Graduation. My hair was full length at my high school graduation in 1969. Like they sang in Hair, it was down to where it stops by itself. In my case, that was about halfway down my shoulder blades. It had been that long for a while and wasn't getting any longer. Graduation was outdoors; we were sitting in the bleachers, so my hair was about knee level to the jocks sitting behind me. When I got home to the Fish Farm for my graduation party, I discovered a wad of bubblegum enmeshed in my hair. It had to be cut out. Gail did the job; my hair didn't look any shorter when she was done. We proceeded to have a big stoned drunk time.
Pet names. That was a big summer for stoned drunk times. I was cast adrift, in free fall between high school and college. Mom made sure I was enrolled in Florida Prebyterian College before she left to return to her Johnnie Boy in Kenya, who was no doubt keen to be reunited with his Faysey Waysey.
Nuts to the point of coming unhinged. In those days my brother Tim was in the Navy. He enlisted to avoid being drafted and regretted it ever since. He'd been trying to get a medical discharge, arguing that that would be better for both him and the Navy. He wasn't making much headway with the doc. He was out on furlough and had come to the Fish Farm for a visit, bringing a couple of friends: a quiet guy he'd become friends with in the Navy, and a longtime friend from from childhood who was a flaming goofball. Goofball still lived in Marianna, and the 2 Navy dudes had gone to visit him there, then the 3 of them had driven down to the Fish Farm in goofball's car, a '62 Impala convertible land yacht. It was the second night of their visit, and we were all getting well oiled and hilarious, drinking and smoking and carrying on.
Drunk & crazy. My brother was reminiscing about snake hunting in the Everglades when goofball interjected "That's not far; let's go on a snake hunt tonight!" We were just drunk and crazy enough to do it. Five of us piled into goofball's Impala: me, my brother, the quiet Navy dude and Sam, with goofball driving. Goofball was a crazy driver; we made serious tracks down US 1. I could see the speedometer from my spot in the middle of the huge front seat and we were often going 80; the speed limit was 70. We would talk loud over the road noise, then go quiet at times, taking in the night as we rolled south. We were steadily drinking and smoking. We brought plenty of stash.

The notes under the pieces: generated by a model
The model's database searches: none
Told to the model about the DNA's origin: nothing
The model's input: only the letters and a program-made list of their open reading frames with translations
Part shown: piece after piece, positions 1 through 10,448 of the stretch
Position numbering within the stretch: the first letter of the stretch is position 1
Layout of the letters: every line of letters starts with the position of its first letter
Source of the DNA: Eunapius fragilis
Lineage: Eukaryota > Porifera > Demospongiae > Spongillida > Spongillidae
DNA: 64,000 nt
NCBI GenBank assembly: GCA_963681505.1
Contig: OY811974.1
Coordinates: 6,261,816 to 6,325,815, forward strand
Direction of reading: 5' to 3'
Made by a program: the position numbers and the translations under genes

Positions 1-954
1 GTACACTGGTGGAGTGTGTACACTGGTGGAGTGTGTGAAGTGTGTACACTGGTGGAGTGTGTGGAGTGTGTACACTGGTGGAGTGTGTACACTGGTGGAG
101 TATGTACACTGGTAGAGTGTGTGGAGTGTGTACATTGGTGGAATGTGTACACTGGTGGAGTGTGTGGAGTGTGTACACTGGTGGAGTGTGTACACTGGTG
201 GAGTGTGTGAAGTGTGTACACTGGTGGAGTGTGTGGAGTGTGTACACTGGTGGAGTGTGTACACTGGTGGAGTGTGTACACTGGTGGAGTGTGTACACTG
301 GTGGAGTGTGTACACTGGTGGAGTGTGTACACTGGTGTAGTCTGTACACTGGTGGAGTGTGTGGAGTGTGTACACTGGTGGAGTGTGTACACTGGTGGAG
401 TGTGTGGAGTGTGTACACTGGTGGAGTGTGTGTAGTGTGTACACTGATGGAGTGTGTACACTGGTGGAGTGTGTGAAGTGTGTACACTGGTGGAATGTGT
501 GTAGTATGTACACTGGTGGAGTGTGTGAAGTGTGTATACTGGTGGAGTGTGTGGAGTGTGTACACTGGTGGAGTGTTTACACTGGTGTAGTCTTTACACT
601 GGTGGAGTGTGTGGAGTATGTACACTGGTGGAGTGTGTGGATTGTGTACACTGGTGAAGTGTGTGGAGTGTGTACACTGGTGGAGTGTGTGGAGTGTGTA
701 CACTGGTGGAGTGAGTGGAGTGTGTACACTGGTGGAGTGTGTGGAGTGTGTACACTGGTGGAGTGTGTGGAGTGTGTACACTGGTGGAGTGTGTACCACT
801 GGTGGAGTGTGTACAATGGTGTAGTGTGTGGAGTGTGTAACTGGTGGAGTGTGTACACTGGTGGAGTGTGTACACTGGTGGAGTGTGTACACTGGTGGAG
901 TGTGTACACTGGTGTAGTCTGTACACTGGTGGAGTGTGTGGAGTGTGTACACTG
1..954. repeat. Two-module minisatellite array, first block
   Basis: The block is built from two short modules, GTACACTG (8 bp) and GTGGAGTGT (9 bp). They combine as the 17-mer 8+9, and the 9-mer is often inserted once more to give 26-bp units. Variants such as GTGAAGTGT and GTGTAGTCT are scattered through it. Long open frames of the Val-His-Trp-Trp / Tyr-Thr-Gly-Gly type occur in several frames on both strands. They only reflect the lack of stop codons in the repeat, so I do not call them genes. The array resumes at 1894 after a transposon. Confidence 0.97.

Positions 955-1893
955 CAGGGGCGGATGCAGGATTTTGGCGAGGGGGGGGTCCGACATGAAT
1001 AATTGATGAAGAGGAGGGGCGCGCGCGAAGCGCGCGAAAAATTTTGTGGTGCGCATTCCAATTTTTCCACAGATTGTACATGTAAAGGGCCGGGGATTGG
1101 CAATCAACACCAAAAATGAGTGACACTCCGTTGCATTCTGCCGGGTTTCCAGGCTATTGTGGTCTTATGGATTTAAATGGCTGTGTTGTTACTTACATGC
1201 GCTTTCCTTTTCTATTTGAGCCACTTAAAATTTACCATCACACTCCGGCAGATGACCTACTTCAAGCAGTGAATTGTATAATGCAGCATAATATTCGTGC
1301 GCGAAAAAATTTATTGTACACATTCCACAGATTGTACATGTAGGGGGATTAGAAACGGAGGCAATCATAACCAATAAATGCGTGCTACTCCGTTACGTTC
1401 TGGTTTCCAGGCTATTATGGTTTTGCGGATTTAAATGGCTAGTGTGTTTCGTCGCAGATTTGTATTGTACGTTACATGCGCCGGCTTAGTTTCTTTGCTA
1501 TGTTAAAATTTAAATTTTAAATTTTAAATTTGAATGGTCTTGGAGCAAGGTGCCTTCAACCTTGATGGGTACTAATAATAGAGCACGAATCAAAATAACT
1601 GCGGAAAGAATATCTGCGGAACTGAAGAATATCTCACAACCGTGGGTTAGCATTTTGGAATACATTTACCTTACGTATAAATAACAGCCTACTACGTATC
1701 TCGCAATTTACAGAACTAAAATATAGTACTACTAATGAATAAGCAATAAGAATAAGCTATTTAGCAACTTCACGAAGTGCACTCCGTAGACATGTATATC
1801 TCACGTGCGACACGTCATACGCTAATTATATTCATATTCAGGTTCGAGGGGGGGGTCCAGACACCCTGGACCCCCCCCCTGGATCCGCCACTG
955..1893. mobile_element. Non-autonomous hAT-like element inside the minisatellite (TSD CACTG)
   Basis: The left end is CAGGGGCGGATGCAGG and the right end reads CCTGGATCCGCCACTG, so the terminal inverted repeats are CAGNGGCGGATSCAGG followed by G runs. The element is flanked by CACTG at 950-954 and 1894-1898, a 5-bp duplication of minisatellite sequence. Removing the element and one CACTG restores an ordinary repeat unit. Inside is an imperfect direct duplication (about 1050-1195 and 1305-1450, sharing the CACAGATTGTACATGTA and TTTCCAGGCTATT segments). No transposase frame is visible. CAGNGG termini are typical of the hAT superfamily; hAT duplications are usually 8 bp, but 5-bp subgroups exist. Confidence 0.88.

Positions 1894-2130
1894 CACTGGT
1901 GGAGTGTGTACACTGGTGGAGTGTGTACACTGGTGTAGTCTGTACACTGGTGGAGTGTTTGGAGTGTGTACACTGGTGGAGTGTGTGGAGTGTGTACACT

Helps if you know the guard. We turned west onto the Tamiami Trail. The Trail has some cool family history. In the late 20s my dad worked as a photographer for the Miami Herald. The Tamiami Trail opened in 1928. My dad was assigned to cover the ribbon-cutting ceremony. I used to have a photo of him from about this time, a handsome young guy in a zoot suit with his foot up on the running board of his square-bodied black sedan, which sported a raccoon tail flag. There were 2 ribbon cuttings. The first one was on the Tampa side, but south of Naples; they were just opening the part of the Trail that crossed the Glades. The dignitaries would then drive in a grand procession across the swamp to cut the ribbon on the Miami side. They were billed as the first to cross the Everglades on the completed Trail. My dad knew a guy who worked construction on the Trail, and they hatched a plan so Johnnie (my dad) could score a scoop. The night before the ribbon cutting they snuck around the barrier and hid my dad's car a couple hundred yards down the Trail. It was supposedly carefully guarded so no one would steal the dignitaries' thunder by beating them across. The next morning Dad snapped the ceremony, then while the dignitaries were settling into their vehicles he snuck around them, hopped in his car, drove across the Trail to Miami, and was all set up to snap the other ceremony when they arrived. No one ever knew he beat them across.